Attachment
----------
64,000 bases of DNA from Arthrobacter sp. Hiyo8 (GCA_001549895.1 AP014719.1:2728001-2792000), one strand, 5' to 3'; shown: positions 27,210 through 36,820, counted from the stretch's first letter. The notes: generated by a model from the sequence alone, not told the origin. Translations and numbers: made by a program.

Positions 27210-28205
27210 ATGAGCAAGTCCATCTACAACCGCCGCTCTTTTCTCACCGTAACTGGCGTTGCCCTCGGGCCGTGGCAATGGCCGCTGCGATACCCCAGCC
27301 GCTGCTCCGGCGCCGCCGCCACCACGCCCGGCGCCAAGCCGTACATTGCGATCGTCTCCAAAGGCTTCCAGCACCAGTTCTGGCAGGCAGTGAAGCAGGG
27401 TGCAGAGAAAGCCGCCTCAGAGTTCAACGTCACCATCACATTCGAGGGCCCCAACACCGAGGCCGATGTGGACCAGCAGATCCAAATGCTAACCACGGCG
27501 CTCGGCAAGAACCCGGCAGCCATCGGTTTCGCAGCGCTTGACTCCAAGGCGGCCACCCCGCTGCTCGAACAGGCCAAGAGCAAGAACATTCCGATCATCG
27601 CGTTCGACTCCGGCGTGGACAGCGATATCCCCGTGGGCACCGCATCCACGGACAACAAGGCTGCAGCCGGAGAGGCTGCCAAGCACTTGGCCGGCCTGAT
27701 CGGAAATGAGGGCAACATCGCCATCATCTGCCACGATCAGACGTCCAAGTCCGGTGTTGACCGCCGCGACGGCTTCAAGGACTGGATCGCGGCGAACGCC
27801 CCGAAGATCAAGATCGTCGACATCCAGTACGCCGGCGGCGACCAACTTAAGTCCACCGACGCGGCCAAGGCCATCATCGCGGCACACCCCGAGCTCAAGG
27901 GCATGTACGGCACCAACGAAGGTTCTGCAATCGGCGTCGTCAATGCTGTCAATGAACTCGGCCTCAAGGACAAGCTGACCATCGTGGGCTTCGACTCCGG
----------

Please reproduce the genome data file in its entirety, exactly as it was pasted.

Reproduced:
64,000 bases of DNA from Arthrobacter sp. Hiyo8 (GCA_001549895.1 AP014719.1:2728001-2792000), one strand, 5' to 3'; shown: positions 27,210 through 36,820, counted from the stretch's first letter. The notes: generated by a model from the sequence alone, not told the origin. Translations and numbers: made by a program.

Positions 27210-28205
27210 ATGAGCAAGTCCATCTACAACCGCCGCTCTTTTCTCACCGTAACTGGCGTTGCCCTCGGGCCGTGGCAATGGCCGCTGCGATACCCCAGCC
27301 GCTGCTCCGGCGCCGCCGCCACCACGCCCGGCGCCAAGCCGTACATTGCGATCGTCTCCAAAGGCTTCCAGCACCAGTTCTGGCAGGCAGTGAAGCAGGG
27401 TGCAGAGAAAGCCGCCTCAGAGTTCAACGTCACCATCACATTCGAGGGCCCCAACACCGAGGCCGATGTGGACCAGCAGATCCAAATGCTAACCACGGCG
27501 CTCGGCAAGAACCCGGCAGCCATCGGTTTCGCAGCGCTTGACTCCAAGGCGGCCACCCCGCTGCTCGAACAGGCCAAGAGCAAGAACATTCCGATCATCG
27601 CGTTCGACTCCGGCGTGGACAGCGATATCCCCGTGGGCACCGCATCCACGGACAACAAGGCTGCAGCCGGAGAGGCTGCCAAGCACTTGGCCGGCCTGAT
27701 CGGAAATGAGGGCAACATCGCCATCATCTGCCACGATCAGACGTCCAAGTCCGGTGTTGACCGCCGCGACGGCTTCAAGGACTGGATCGCGGCGAACGCC
27801 CCGAAGATCAAGATCGTCGACATCCAGTACGCCGGCGGCGACCAACTTAAGTCCACCGACGCGGCCAAGGCCATCATCGCGGCACACCCCGAGCTCAAGG
27901 GCATGTACGGCACCAACGAAGGTTCTGCAATCGGCGTCGTCAATGCTGTCAATGAACTCGGCCTCAAGGACAAGCTGACCATCGTGGGCTTCGACTCCGG